Maybe what sociologists call mainline decline is God pulling us away from external things so we can rediscover our union with God in love.
Readers familiar with Ross Douthat's column might expect his new book to be moderately conservative and carefully nuanced. It is neither.
In a recent interview with the Century, historian David Hollinger talks about his preference for the phrase “ecumenical Protestants” to describe non-evangelical mid-20th-century American Protestants, instead of the more frequently used terms “liberal” and “mainline.” “Ecumenical” refers to a specific, vital and largely defining impulse within the groups I am describing. It also provides a more specific and appropriate contrast to evangelical. The term evangelical comes into currency in the mid-century to refer to a combination of fundamentalists and Holiness, Pentecostals and others; ecumenical refers to the consolidation of the ecumenical point of view in the big conferences of 1942 and 1945. I appreciated this shift in vocabulary because I have long disliked both the terms “liberal” and “mainline” to refer to whatever-kind-of-Protestant it is that I am.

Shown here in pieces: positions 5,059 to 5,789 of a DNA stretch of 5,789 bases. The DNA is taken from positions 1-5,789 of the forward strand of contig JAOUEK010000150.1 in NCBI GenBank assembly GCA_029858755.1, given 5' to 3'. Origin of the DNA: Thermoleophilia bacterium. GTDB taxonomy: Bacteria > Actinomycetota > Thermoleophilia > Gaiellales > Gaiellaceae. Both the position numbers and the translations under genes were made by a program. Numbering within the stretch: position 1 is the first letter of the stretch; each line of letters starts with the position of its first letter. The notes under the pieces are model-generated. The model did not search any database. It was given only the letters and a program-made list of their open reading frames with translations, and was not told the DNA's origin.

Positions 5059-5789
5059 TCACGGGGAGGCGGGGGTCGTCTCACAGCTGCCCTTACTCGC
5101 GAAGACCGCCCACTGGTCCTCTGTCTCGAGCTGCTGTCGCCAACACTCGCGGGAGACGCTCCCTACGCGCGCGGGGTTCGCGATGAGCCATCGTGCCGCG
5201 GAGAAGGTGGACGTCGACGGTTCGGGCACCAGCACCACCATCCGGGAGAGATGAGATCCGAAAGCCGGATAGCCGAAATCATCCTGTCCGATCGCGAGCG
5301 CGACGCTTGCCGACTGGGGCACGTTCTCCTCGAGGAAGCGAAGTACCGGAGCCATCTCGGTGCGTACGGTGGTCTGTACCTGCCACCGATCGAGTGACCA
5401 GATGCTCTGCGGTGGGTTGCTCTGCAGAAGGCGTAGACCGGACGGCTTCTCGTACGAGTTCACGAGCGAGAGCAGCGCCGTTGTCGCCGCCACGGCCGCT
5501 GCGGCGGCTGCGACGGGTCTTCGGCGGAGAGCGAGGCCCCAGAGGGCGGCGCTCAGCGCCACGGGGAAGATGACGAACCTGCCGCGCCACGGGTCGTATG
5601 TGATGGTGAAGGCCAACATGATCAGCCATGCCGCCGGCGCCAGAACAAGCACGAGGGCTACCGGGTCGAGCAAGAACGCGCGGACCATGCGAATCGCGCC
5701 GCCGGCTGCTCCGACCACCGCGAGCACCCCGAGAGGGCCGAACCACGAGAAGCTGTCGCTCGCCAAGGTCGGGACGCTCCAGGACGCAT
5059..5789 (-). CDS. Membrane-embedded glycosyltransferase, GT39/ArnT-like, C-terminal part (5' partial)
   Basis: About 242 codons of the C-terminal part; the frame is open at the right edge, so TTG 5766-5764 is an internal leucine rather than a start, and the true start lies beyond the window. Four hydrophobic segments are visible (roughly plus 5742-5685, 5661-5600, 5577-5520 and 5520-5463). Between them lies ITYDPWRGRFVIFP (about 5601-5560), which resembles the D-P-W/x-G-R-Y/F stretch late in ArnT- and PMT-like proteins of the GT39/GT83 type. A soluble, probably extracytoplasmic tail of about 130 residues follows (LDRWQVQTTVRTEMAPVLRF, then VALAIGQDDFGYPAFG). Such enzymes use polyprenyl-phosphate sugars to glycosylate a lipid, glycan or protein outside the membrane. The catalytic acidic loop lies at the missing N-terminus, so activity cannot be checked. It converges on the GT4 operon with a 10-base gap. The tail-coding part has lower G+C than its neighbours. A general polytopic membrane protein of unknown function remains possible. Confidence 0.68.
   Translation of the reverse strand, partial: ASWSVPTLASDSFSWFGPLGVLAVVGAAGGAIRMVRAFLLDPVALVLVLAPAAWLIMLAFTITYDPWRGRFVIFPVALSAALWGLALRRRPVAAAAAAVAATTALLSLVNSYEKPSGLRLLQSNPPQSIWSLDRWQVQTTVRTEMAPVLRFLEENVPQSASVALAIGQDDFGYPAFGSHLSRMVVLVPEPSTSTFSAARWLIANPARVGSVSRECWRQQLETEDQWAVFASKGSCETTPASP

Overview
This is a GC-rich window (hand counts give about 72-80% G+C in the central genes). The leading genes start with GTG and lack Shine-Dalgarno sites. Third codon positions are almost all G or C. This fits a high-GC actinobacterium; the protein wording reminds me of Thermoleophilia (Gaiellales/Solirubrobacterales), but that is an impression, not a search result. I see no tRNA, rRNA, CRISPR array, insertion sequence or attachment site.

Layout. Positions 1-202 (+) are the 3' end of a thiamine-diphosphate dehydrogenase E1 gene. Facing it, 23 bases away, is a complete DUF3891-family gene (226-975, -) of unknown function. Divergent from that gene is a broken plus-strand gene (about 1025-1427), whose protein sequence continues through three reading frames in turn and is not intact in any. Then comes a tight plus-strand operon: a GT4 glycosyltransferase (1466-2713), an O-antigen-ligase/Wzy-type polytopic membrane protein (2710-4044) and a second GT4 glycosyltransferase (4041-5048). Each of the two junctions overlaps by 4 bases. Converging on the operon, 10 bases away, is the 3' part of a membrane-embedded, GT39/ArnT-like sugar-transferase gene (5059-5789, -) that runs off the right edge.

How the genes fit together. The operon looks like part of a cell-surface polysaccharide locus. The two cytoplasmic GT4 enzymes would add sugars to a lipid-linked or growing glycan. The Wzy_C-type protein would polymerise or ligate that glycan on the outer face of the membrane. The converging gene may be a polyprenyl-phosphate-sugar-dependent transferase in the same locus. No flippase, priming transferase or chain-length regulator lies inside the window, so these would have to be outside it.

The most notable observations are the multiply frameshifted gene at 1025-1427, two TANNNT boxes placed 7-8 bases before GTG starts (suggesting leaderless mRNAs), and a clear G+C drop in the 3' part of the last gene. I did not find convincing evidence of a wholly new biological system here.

Ross Douthat's gotten a lot of pushback for using his soapbox to complain that liberal Christianity lacks "a religious reason for its own existence." And with good reason—it'd be nice if the national paper of record's faithiest columnist could at least spin a fresher argument against us mainliners. My favorite response so far comes from the always entertaining Sarah Morice-Brubaker.
Jill Gill has produced a remarkable account of the declining influence of mainline Protestantism and the NCC in the 1960s and 70s.
Diana Butler Bass's new book is warm and winsome. But it lacks the particularizing power of her earlier work's grounding in stories about specific communities and people.
"Ecumenical leaders of the 1960s took a series of risks," says historian David Hollinger, "asking their constituency to follow them in directions that many resisted."
Anytime you say something is new while also ignoring something old, it begs the question of what labels you use and how slippery their definitions are.
"Are we witnessing the death of America's denominations?" asks Russell D. Moore, pointing out that people tend to choose a church based mostly on the nursery or the music. This is not new information.